How do you design an exhibit about exhibits? In late 2017, Museum Resources Director David Rohr came to us at Exhibit Services with a new project: Create a meta exhibition that would showcase the long history and ongoing development of public exhibitions within the Museum of New Mexico. Usually, our process for creating exhibits involves collaborating with curators and other museum staff, who draw from works in their collections, or borrow objects from other museums. But how well would our usual process work if that process was part of what we were putting on display?
On one level, we could tackle this project like a straightforward history exhibit. We had a clear story with an arc that followed a century’s worth of changes in exhibition technique and theory within various museums in Santa Fe. It began around the turn of the twentieth century, with artifact displays in the Palace of the Governors, and was followed up with the construction of dedicated museum galleries in the Museum of Fine Arts and now-demolished Hall of Ethnology. Distinctly modern, mid-century designs came to the Museum of New Mexico with the opening of the Museum of International Folk Art. Shortly thereafter, a dedicated Exhibitions Department was formed to provide specialized design, fabrication, and installation services across the growing system of state-run museums. This team-based approach has continued to serve the Museum of New Mexico through the addition of the Museum of Indian Arts and Culture and the New Mexico History Museum. Today, the Museum Resources Division is the direct descendant of that early Exhibitions Department. [To learn more about the history of exhibitions in the Museum of New Mexico, see the article series “On Display in Santa Fe” in the winter 2018 and spring 2019 issues of El Palacio.]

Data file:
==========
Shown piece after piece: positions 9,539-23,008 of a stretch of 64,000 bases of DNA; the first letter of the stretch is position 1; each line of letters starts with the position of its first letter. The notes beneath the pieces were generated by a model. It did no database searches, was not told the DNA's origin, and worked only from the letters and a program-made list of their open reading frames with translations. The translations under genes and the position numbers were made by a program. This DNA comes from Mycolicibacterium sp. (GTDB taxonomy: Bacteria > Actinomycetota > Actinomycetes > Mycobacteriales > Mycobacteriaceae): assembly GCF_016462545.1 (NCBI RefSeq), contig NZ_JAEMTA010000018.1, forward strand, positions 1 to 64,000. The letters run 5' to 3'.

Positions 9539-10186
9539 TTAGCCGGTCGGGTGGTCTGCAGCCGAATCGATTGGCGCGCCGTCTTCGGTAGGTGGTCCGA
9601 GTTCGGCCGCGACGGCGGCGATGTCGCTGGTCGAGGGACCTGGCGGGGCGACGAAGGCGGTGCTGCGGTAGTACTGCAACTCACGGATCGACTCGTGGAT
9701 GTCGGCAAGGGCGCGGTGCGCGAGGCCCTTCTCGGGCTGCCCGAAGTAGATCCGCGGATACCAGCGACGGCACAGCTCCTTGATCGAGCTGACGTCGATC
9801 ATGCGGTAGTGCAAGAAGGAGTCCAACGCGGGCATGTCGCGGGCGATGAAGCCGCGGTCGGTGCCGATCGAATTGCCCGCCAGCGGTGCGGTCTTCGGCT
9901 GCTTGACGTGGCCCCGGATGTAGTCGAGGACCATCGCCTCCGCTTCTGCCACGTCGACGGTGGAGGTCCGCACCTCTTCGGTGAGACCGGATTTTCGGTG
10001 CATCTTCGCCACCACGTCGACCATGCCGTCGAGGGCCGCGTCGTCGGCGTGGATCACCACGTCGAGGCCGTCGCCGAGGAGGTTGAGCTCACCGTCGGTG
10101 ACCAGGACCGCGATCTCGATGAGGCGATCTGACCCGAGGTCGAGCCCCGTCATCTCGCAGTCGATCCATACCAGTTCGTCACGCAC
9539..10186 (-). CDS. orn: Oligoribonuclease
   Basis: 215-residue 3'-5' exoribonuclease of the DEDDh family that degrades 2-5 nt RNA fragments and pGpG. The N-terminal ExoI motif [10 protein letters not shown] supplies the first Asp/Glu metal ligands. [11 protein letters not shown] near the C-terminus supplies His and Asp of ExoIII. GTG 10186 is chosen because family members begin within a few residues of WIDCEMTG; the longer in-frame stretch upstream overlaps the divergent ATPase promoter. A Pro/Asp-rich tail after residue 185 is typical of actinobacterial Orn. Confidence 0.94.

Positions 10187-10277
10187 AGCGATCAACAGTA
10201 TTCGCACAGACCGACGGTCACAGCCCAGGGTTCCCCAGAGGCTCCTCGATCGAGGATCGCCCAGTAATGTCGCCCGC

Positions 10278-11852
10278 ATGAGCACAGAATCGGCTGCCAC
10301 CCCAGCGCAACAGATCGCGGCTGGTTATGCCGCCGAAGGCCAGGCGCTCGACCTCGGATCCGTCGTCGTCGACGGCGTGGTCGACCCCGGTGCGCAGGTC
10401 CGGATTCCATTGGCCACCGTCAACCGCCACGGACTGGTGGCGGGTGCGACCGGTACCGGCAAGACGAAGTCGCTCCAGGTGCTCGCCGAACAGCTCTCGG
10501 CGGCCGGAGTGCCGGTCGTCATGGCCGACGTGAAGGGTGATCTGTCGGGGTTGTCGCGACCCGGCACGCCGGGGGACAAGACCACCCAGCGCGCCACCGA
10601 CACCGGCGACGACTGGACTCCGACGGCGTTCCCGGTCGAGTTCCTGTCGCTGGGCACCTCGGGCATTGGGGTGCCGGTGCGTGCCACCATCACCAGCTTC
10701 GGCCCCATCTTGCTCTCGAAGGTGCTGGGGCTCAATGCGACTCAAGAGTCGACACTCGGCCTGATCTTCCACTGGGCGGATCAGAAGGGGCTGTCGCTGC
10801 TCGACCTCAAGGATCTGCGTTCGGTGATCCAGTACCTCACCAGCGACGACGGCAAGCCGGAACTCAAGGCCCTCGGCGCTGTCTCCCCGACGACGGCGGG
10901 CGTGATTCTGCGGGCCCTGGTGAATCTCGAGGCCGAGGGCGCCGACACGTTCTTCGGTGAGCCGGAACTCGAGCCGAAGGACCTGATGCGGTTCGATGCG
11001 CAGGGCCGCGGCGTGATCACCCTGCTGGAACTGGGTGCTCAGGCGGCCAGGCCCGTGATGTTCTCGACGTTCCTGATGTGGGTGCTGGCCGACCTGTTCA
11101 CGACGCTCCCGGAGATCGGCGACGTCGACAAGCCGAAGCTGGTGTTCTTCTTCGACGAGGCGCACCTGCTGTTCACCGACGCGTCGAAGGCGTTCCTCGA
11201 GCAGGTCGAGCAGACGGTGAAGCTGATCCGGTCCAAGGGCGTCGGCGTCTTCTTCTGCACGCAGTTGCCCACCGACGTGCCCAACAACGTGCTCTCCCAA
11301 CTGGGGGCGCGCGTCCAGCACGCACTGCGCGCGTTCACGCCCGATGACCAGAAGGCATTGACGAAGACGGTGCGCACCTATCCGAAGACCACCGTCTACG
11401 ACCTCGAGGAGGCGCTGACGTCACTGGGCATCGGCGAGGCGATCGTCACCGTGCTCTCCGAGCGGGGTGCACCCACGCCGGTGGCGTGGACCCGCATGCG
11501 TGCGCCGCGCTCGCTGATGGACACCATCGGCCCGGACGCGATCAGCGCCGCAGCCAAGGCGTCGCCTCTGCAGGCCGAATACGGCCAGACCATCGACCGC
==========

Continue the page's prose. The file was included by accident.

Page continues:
This history could be traced through a variety of sources, including newspaper clippings and archived photographs, catalogs and opening invitations, sketches, blueprints, and recollections from staff going back decades. These documents became the objects around which we began designing the new exhibition, each one telling a different story and providing a different glimpse into how exhibitions were developed in years past.
Even with these resources at our disposal, the design team knew that this had to be more than a collection of framed photographs and documents mounted on the wall. We wanted to convey a sense of what it would be like to walk through an exhibition at the Palace in 1911, or the Art Museum in 1940, or Folk Art in 1953. Documents alone would not be enough; we needed to recreate key components of these exhibitions for our contemporary audience.
After reviewing the stories and historic photographs, we developed a list of potential elements to recreate for our exhibition. Of those, four elements stood out given their historical importance and diversity of style. Some of the earliest displays in the Museum of New Mexico system were shelves lined with Pueblo pottery in the Palace of the Governors, so adding them was a natural starting place. Other candidates for inclusion were the draperies and pipe-and-panel systems the New Mexico Museum of Art used to define spaces within its mid-century galleries. The 1953 inaugural exhibition in the Museum of International Folk Art included a streamlined central platform with abstracted plywood mannequins. The design of these elements was so unique that they were a clear selection even before we discovered an article relating that the platform was inspired by a stage in a New York burlesque theater. Finally, the main floor of the Hall of Ethnology (in the old Armory building on Washington Avenue, where the west end of the History Museum is today) was full of miniature dioramas, and our team relished the idea of recreating one of classic museum exhibition elements that have fallen out of favor in recent years.